What are the right type of connectors? I am using basic rj45 I had left over from cat5e a few years ago
Well that is one issue. CAT 5e cable has a smaller individual core diameter than CAT 6 and so you have to use the right size for the cable otherwise you have termination issues.

However is your cable stranded or solid, it should be solid (and not CCA). Ideally this should be into a pinning down socket either as part of a wall mount or patch panel. Then connect a short patch lead between devices.
 

sraper

Active Member
Cat6 and cat5e cable comes in two main "flavours"
Solid
Stranded

Solid is normally used for long runs between patch panels (or wall sockets) whereas stranded is used for the shorter and more flexible patch cables between sockets and devices. The rj45 crimp connector often come in two styles to match the cable ie the bit that pierces the cable has a different shape to make a better electrical connection with either the stranded or solid cable.

Si if you use a stranded crimp connector on a solid cable or vice versa you may get issues which would show up as slower or unreliable connections

Saying that this claim to work on both types!
 

darrenxh

Standard Member
Cat6 and cat5e cable comes in two main "flavours"
Solid
Stranded

Solid is normally used for long runs between patch panels (or wall sockets) whereas stranded is used for the shorter and more flexible patch cables between sockets and devices. The rj45 crimp connector often come in two styles to match the cable ie the bit that pierces the cable has a different shape to make a better electrical connection with either the stranded or solid cable.

Si if you use a stranded crimp connector on a solid cable or vice versa you may get issues which would show up as slower or unreliable connections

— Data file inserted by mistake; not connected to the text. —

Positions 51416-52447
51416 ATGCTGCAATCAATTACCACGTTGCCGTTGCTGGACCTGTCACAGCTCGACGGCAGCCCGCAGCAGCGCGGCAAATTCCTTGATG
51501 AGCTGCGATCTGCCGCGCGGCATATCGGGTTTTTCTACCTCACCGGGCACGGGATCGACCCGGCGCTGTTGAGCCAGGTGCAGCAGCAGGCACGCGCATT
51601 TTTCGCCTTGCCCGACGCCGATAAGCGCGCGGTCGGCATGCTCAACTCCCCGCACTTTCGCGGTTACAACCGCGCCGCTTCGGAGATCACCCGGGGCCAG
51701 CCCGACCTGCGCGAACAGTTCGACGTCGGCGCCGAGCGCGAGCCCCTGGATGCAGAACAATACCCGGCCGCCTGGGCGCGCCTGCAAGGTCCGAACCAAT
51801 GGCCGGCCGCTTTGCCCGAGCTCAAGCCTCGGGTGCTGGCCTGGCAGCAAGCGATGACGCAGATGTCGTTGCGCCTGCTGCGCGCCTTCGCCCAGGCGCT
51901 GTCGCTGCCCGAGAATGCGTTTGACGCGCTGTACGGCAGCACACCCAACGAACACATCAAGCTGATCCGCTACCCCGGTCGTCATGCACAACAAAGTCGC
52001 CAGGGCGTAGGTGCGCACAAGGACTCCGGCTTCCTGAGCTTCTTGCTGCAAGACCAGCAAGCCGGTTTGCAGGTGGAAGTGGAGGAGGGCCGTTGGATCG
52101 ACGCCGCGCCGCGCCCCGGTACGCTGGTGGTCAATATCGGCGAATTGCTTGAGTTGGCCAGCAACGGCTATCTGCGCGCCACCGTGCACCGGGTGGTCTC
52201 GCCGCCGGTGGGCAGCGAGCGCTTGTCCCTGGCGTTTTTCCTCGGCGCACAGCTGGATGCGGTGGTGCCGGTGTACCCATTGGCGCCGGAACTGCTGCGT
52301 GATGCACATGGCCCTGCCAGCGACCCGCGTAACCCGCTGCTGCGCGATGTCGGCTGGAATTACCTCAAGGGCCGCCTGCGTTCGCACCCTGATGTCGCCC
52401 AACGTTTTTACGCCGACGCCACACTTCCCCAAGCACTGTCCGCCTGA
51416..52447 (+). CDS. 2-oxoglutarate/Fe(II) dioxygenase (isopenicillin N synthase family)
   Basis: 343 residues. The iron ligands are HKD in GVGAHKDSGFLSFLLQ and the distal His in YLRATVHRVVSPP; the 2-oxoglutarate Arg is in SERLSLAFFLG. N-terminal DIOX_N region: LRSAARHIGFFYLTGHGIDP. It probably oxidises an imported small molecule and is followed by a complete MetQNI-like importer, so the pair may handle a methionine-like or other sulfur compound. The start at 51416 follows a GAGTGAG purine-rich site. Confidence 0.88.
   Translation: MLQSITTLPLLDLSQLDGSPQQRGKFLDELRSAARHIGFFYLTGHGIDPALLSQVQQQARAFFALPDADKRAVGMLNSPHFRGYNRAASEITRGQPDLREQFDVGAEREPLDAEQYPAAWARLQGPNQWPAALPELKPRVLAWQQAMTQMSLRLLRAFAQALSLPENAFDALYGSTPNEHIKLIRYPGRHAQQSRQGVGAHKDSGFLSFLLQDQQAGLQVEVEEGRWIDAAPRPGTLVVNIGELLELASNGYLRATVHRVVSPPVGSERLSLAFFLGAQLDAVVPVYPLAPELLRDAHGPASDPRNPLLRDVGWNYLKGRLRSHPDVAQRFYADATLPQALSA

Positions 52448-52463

Saying that this claim to work on both types!
Will try new connectors
 

mushii

Distinguished Member
Pretty tight cable ties and it is a power line in the conduit. What are the right type of connectors? I am using basic rj45 I had left over from cat5e a few years ago
If they are tight enough to deform the cable sheath then they are too tight. Deforming the cable can affect the performance of the cable as you crush the twisted pairs and the internal wave guide. You need to replace all of your cable ties with either looser cable ties or better use velcro strips.

Running CatX cables parallel to power cables for any significant length is not recommended as you can induce current in both the twisted pair but even worse in the shielding (which should be grounded at one end).

1596973727484.png




Both of the above can have detrimental affect on the the performance of your CatX cabling
 

ChuckMountain

Distinguished Member
@mushii while I don't disagree with anything you have put, there are plenty of installs that will work but will never be certified with running together and cable ties.

However there are far fewer that work correctly with the wrong size and type of rj45 connectors.

Replace these first before doing anything else.
 

darrenxh

Standard Member
@mushii while I don't disagree with anything you have put, there are plenty of installs that will work but will never be certified with running together and cable ties.

However there are far fewer that work correctly with the wrong size and type of rj45 connectors.

Replace these first before doing anything else.
That is great advice - want to start with the highest probability fix ... as I am losing 2/3 of speed over 50m!
 

mushii

Distinguished Member
I agree, I have crimped up literally thousands of RJ45 connections. Normally though it is very difficult to feed Cat6 into Cat5 RJ45s because of the difference in conductor size.

Before I would re-crimp anything I would do an iperf test on the cable as it will give you a better idea if the cable is the problem.

@darrenxh what is the router in the house and what is the switch that you are using?
Just to confirm you are only running a single Cat6 cable between the house and garage.
 

Andy98765

Distinguished Member
I do not have the high tech tools as many on here may have but my very simple Tester shows up many connector failures over the past God knows how many years.
 

darrenxh

Standard Member
I agree, I have crimped up literally thousands of RJ45 connections. Normally though it is very difficult to feed Cat6 into Cat5 RJ45s because of the difference in conductor size.

Before I would re-crimp anything I would do an iperf test on the cable as it will give you a better idea if the cable is the problem.

@darrenxh what is the router in the house and what is the switch that you are using?
Just to confirm you are only running a single Cat6 cable between the house and garage.
Router is a livebox sagecom. Switch is a netgear 8 port switch. And yes single cable from the router to the switch in outbuilding